As part of a remarkable recent increase in the volume of scholarship on Cassius Dio, we can now count the first ever English-language study of that author aimed at the non-specialist classically oriented public. Jesper Madsen’s short, inexpensive and accessible book represents an important step toward expanding understanding of Dio as a political and historical analyst. It is a forceful and often persuasive exposition of a particular reading of Dio’s massive history, though a not uncontroversial one among Madsen’s fellow Dio scholars.
Madsen has not written an overview designed to introduce readers to all aspects of Dio’s work. Rather his book is a focused argument for a single thesis that applies to Dio’s whole 80-book history of Rome from its foundation to 229 CE: in Madsen’s view, the Roman History is a work of political advocacy. Dio has a deep antipathy toward ‘democracy’ (which includes Republican Rome) because it leads to anarchic competition among the elite and eventually civil war. He favors a strong form of monarchy and admires Augustus for introducing such a system, though in Dio’s view emperors should be selected from and advised by the senatorial order.
This is a view of Dio that Madsen has also argued in some of his many recent specialist contributions. This volume, which includes an introduction, three chapters and a conclusion, constitutes a reading of the whole of Dio, emphasizing key episodes from the fully preserved text of Books 36 to 56, describing the years from the mid-60s BCE to Augustus’ death in 14 CE. The book is targeted toward a wide range of readers, including undergraduates, with a mainly historical interest in Dio. It contains only minimal endnotes, a selective bibliography and no Greek text. It assumes no previous familiarity with the author but some general knowledge of Roman history and geography.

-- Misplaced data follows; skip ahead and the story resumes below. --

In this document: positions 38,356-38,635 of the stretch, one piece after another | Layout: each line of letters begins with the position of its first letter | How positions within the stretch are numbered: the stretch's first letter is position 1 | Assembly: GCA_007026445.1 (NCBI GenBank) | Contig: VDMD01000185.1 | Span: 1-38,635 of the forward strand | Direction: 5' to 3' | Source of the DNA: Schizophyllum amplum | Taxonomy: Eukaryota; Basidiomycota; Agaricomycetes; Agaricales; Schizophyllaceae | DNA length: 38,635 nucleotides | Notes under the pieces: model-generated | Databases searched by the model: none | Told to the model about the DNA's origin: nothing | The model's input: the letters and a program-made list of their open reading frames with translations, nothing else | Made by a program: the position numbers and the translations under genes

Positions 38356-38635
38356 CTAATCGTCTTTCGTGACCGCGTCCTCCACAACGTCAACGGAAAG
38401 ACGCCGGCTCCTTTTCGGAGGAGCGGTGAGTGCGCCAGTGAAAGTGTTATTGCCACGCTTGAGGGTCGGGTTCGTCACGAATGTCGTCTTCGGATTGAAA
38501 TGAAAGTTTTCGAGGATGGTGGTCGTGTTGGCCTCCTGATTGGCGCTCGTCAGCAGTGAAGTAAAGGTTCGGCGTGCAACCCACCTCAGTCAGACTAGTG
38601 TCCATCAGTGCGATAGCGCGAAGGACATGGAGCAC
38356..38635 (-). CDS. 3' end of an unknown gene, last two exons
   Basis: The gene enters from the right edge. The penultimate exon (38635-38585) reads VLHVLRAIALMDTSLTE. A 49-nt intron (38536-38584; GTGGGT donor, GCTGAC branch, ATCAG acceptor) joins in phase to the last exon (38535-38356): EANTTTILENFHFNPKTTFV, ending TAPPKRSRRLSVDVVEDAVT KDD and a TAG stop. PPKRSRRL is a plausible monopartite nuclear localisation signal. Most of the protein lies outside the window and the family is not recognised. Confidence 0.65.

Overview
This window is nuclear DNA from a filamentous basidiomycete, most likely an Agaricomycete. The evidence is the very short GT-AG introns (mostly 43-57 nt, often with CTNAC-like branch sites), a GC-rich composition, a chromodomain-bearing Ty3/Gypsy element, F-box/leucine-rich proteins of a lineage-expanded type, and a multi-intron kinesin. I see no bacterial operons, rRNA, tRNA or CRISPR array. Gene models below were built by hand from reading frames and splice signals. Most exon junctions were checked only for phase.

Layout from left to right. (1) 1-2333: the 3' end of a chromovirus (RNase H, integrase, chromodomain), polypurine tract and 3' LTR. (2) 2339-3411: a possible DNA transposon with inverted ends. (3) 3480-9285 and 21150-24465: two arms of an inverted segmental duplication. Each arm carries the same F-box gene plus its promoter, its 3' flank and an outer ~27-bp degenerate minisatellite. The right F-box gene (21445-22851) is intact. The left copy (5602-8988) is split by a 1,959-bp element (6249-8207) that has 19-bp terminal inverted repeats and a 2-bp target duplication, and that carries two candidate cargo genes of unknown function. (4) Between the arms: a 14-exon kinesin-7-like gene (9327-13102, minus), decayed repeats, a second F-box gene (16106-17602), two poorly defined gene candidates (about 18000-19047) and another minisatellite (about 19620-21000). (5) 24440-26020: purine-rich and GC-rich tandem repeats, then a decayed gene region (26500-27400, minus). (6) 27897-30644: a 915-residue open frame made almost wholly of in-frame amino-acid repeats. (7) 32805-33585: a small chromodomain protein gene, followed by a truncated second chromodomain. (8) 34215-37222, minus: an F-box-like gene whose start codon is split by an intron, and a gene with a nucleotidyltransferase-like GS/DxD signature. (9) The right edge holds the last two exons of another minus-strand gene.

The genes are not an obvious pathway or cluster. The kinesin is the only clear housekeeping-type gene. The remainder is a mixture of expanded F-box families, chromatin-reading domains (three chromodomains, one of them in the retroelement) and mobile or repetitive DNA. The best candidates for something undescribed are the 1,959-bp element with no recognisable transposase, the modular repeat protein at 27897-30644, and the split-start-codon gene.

The introduction begins with a biographical sketch stressing Dio’s career achievements, followed by a strong section on the historian’s background in Bithynia (3-9). There is then a brief summary of the content of Dio’s work and the state of its preservation. After briefly surveying earlier approaches to Dio, Madsen then introduces his own thesis (13-18) and some consideration of Dio’s context in Severan Rome.
The first chapter, “In Search of the Ideal Form of Government,” looks at Dio as a theorist of Roman politics and an advocate of monarchy. For Madsen’s Dio, monarchy is the only effective check on inter-elite competition, which Dio, in a Thucydidean vein, sees as an inevitable constant stemming from an unchanging human nature, worsened by the tendency of elites in democracies to compete destructively for popular favor. The long middle section of the chapter deals with the famous episode in Book 52 where Dio imagines a set-piece debate after Actium, with Agrippa favoring restoration of the Republic, while Maecenas advocates and describes a monarchical state. Madsen (36-43) sees the latter speech as Dio’s argument for quasi-absolute monarchy. He then (43-50) examines the episode in Book 53, where Octavian in 27 BCE makes a show of renouncing power, only to have it voted back to him by the Senate. Madsen reads this as an episode of genuine consensus that gave the new Augustus a legitimating “mandate” for his monarchical regime. Dio’s ideal version of this regime (50-56) involves no formal constitutional power for the Senate, but rather an advisory role, and also that emperors should be selected from among its own most distinguished members (as under the Antonines) rather than by dynastic succession.